NEPA, Preliminary Injunctions, and Animals

David Cassuto

A few days ago, I and a few colleagues from Pace and several other American law schools met at Shanghai Jiao Tong  University School of Law with a number of Chinese academics and members of the Chinese Ministry of Environment.  We were there because the Chinese government wanted our input as it attempts to reshape the country’s environmental law regime to make it more effective and enforceable.  Towards that end, the members of the Ministry were particularly interested in the United States’ National Environmental Policy Act (NEPA).

NEPA requires that federal agencies contemplating an action that could significantly impact the environment do an assessment to determine the scope and nature of those potential impacts.  This involves a preliminary Environmental Assessment (EA) and then, unless the EA makes clear that no significant environmental impact is possible, a full review in the form of an Environmental Impact Statement (EIS).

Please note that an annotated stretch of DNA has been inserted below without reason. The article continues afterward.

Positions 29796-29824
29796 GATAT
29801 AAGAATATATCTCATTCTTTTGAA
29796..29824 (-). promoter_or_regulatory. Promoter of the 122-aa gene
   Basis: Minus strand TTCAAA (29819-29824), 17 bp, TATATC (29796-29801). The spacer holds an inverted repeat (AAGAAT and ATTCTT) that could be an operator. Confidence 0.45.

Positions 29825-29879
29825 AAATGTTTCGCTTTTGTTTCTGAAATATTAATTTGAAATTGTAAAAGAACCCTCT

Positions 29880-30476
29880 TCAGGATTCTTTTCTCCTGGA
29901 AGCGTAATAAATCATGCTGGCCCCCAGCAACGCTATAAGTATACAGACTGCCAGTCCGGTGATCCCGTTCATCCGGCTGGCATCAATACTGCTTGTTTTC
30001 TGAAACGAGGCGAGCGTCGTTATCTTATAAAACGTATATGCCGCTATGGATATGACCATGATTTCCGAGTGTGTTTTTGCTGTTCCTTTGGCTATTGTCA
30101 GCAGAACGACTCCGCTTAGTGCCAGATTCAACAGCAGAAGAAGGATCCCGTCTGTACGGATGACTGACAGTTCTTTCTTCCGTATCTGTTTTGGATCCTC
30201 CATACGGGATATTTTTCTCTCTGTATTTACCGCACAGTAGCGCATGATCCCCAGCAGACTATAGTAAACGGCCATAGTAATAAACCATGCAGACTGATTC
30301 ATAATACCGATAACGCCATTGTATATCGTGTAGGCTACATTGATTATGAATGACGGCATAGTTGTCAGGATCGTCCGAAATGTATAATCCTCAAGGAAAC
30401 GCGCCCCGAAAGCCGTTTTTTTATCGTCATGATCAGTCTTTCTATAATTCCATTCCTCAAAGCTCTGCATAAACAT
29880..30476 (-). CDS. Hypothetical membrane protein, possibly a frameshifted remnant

NEPA is purely procedural in scope; once an agency carries out a proper review, it can go forward with the proposed action regardless of the potential impact.  However, the assessment process often reveals potential mitigation measures and/or legal hurdles that can change or even halt a given project.

My presentation to the Chinese dealt with the 2008 Supreme Court case, Winters v. NRDC (129 S.Ct 365 (2008)).  In Winters, the NRDC filed suit to stop the Navy from using Mid-Frequency Active Sonar (MFA) during exercises off the California coast until it completed an EIS that adequately documented potential harms to marine mammals.  The Navy lost in the lower courts, where the district court issued (and the circuit court upheld) a preliminary injunction staying the exercise pending resolution of the lawsuit.  The Navy asked for and received an emergency exemption from the President’s Council on Environmental Quality (CEQ) relieving it from compliance with NEPA.  The Navy then went back to the lower courts asking that the injunction be lifted.  The lower courts refused – holding that the CEQ’s action violated the separation of powers.  The Navy appealed to the Supreme Court, which reversed on a number of grounds.

Continue reading